Yet it’s not easy for lawyers and regulators to go after disclosures made on public earnings calls, Georgetown’s Singer said.
“The problem is that it’s very difficult for a private plaintiff or an AG [attorney general] to go after a firm that has been careful enough to only attempt to collude via public announcements in the airwaves,” he said.
One court case that helped to establish that norm involved airlines Delta and AirTran, who were accused in a class-action lawsuit of violating the antitrust Sherman Act by using earnings calls to coordinate their pricing, making sure that neither company lost market share by undercutting the other.
According to a write-up on the case from the American Bar Association, the court “rejected the plaintiff’s contention that statements made by an AirTran executive during an earnings call constituted an ‘invitation to collude,’ ” deciding instead that corporate communications to shareholders usually can’t be considered as an opportunity for collusion.
Despite the ruling, the power and profitability of big companies during a period of high inflation is drawing the anger of many Democratic lawmakers.
“Look at Big Oil,” Rep. Peter DeFazio (D-Ore.), chairman of the House Transportation Committee and a co-founder of the Congressional Progressive Caucus, said in an interview. “On their earnings calls, they talked about their excess profits — excess profits — so they’re going to buy back $22 billion worth of stock that enriches the executives, enriches the stockholders. And people at the pump are paying.”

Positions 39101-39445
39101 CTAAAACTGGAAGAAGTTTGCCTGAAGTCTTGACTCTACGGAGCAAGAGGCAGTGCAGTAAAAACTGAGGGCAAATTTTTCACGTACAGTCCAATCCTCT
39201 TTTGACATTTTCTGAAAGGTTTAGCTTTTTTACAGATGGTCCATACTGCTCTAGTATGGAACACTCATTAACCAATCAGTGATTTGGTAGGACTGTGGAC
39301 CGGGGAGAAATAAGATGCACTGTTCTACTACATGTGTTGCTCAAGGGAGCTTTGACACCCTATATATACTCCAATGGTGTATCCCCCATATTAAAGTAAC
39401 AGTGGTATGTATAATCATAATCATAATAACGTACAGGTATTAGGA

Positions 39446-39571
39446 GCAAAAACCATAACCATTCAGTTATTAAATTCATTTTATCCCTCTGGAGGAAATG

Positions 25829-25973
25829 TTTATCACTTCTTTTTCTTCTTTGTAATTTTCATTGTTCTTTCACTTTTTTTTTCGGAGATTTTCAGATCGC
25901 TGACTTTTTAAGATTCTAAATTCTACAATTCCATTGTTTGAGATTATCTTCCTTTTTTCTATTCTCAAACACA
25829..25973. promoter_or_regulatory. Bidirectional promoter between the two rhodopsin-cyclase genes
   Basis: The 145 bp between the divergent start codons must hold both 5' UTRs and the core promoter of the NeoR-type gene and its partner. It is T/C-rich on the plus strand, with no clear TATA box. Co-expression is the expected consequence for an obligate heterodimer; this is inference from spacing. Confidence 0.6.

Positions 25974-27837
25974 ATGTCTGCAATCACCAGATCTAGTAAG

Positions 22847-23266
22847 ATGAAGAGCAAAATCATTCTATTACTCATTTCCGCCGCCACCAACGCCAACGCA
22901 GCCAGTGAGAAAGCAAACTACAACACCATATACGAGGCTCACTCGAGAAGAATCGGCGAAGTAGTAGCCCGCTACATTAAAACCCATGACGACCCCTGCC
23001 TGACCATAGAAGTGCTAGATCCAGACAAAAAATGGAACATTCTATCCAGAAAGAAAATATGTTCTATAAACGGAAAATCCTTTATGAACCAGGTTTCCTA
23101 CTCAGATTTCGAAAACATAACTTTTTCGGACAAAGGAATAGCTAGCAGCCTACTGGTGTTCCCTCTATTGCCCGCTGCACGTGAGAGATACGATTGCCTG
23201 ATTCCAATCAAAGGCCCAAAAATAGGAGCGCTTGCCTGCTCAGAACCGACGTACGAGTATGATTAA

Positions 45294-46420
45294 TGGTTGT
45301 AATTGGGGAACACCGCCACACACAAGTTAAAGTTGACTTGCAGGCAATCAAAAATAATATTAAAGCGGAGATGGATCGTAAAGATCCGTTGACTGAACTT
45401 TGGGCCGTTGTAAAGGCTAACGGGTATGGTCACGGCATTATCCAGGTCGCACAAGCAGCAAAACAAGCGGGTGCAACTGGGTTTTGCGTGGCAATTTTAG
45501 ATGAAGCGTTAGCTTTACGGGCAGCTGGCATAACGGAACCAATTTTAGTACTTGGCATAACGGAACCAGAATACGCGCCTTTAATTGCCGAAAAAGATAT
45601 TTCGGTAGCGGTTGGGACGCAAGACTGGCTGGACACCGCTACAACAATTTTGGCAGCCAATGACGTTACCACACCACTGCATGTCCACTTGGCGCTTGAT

“You can start breaking up these monopolies, duopolies, cartels, whatever you want to call them. The last I heard, the Biden administration was trying to revive the antitrust division, but I haven’t heard much out of them. I don’t know what they’re up to,” he added.
While new antitrust laws pertaining to the tech sector have been introduced in the Senate, broader legislative efforts on the issue are few and far between. As a more immediate goal, Democrats are looking to tax windfall profits to recoup some of the excess profits, but these initiatives are hitting legislative snags, as well.
“I have a bill to have a windfall profits tax on the oil companies that’s very reasonably written,” DeFazio said. “They’d still be profitable, they’d still be making money. It would send a rebate check of $160 to every American over the age of 18. Unfortunately, my leadership has not seen fit to take it up.”
Republicans are generally less concerned about high profits for companies during high inflation, though some have joined Democrats in calling out the profit bonanza in the tightly concentrated meat packing and shipping industries, which has hurt some businesses in GOP constituencies.
And there’s growing consensus among academic economists that the market power of companies is getting bigger, allowing them to take more money from consumers.
Markups — the difference between the price of a good and what it costs to make — have risen from about 21 percent in 1980 to 61 percent today, according to an influential paper written by Jan de Loecker, Jan Eeckhout and Gabriel Unger.
The authors also found that the average profit rate has increased from 1 percent to 8 percent over the same period, showing that the economic power of companies over their customers is growing.
“What people don’t understand is the power of deterrence,” Singer said of potential collusion through earnings calls. “If the first CEO was hit with a lawsuit, like the announcement of an investigation, by the FTC, it would immediately chill and temper the enthusiasm of other CEOs to copy her. This should have been done a year ago.”